The age old argument between minimalism and maximalism will not die down, but the supporters of the latter can rejoice as it has certainly made a comeback. Extra does not necessarily mean flashy or gaudy, extremes can be artistic too. Speaking of art, yesteryear geniuses have vouched for maximalism through their work – Picasso’s Cubism period being case in point here. Deconstruction and abstract art was taken to a whole new level by giving it a new dimension. Disfiguration and unusual colour choices portrayed were wildly popular because of its bizarre appeal. Being over-the-top or opulent can become a risqué move in fashion if it isn’t done in the right way. Prints clashing with embellishments make sense when it’s presented tastefully.
If celebrities and social icons like Audrey Hepburn and Jackie Kennedy were advocators of minimalism, there were icons like Iris Apfel, Lady Gaga and Madonna who became the cult faces for maximalism. They have time and again charmed the audiences with their quirky sensibilities and larger-than-life costume choices. The current period in fashion is about exploring and experimenting while evolving because people have a greater sense of self now. All-out textured garments with multiple elements aren’t dissed anymore.
The quintessential label Falguni Shane Peacock has been serving a mix of grungy and sexy outfits by blending prints with surprising textures for the longest time. They hybridized feathers, sequins, prints and ruffles in one garment, making it a style statement way before it became a roaring phenomenon in India. Their ensembles are unapologetically glamorous irrespective of the trend in existence. Having fun with fashion without letting it get dreary is the idea behind maximalism. To nail this trend, one has to get the balance right in terms of layering colours and elements that usually don’t work together. It could be two warm colours teamed together or a chunky piece of jewellery worn on formal attire – the concept is all about out-of-the-box visualization. It is a form of self-expression without any constraint.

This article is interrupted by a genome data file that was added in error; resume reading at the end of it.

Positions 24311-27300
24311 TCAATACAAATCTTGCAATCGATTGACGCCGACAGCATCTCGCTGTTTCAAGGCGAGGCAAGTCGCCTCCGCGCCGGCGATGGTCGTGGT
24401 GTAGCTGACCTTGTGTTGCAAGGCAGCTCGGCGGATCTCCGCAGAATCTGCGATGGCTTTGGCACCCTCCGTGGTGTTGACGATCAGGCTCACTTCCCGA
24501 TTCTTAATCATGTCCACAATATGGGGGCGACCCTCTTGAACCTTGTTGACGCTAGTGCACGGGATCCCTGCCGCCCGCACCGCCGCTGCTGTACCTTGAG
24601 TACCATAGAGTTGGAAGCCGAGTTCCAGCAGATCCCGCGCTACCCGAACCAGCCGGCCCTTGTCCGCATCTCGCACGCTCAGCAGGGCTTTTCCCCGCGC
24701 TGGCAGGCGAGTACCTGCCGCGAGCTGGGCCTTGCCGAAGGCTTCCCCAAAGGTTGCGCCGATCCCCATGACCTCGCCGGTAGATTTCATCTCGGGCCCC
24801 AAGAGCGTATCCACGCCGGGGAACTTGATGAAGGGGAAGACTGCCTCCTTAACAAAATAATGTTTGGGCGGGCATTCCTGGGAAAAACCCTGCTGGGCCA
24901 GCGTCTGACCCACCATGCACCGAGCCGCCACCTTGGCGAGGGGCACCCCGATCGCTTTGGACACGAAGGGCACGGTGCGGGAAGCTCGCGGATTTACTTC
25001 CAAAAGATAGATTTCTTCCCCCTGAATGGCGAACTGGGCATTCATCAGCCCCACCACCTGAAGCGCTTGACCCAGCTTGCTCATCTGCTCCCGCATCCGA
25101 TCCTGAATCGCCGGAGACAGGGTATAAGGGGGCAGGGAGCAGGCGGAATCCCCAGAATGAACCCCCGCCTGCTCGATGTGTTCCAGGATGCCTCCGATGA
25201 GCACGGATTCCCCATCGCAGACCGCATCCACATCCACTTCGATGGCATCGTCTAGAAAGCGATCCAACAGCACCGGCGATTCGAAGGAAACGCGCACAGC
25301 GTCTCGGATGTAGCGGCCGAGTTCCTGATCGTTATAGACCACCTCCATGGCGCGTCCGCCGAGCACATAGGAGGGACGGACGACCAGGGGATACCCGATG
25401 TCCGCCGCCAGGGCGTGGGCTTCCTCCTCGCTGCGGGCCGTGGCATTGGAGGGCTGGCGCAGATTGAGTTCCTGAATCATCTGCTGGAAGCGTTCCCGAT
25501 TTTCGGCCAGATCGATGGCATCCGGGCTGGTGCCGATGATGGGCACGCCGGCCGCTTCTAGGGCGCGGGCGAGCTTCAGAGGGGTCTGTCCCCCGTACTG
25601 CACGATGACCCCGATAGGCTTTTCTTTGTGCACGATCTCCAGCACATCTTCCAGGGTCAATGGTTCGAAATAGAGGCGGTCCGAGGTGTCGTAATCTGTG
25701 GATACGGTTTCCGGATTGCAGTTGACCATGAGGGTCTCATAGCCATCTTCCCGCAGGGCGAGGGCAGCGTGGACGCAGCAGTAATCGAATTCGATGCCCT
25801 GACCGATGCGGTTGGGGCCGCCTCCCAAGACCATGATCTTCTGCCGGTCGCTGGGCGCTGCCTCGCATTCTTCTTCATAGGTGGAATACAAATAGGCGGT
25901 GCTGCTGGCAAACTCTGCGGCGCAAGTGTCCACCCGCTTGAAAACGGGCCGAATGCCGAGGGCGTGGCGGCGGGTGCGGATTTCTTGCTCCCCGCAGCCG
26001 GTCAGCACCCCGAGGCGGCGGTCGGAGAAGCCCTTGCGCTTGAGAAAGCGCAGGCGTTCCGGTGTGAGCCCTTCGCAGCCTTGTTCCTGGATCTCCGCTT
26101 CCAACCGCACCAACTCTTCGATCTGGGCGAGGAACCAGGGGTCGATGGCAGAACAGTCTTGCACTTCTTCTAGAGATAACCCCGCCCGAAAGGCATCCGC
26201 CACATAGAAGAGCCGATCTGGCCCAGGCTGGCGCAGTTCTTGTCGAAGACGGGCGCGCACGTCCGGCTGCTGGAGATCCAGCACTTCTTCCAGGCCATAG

Here’s what the creative director of Falguni Shane Peacock has to say about it –
What is your take on maximalism?
Shane – “Everything should be maximum, larger than life and statement making. Our ensembles have always made a style statement. That’s how you become a trendsetter when you do things differently and portray fashion opulently.”
How to get maximalism right?
Shane – “I think we only get a sense of right and wrong after the garment is ready, that’s when we add and deduct elements from it. The only question we ask is, “is it edgy?” and “is it cool?” It also depends on who are you designing for. If you are creating a garment for a customer it has to be more contemporary but when you’re designing something for an editorial or for a celebrity you have the liberty to go extra. We have been creating out-of-the-box attires long before it became relevant in India. Now, when everyone is doing it, we’re toning it down. It’s like taking a full circle.”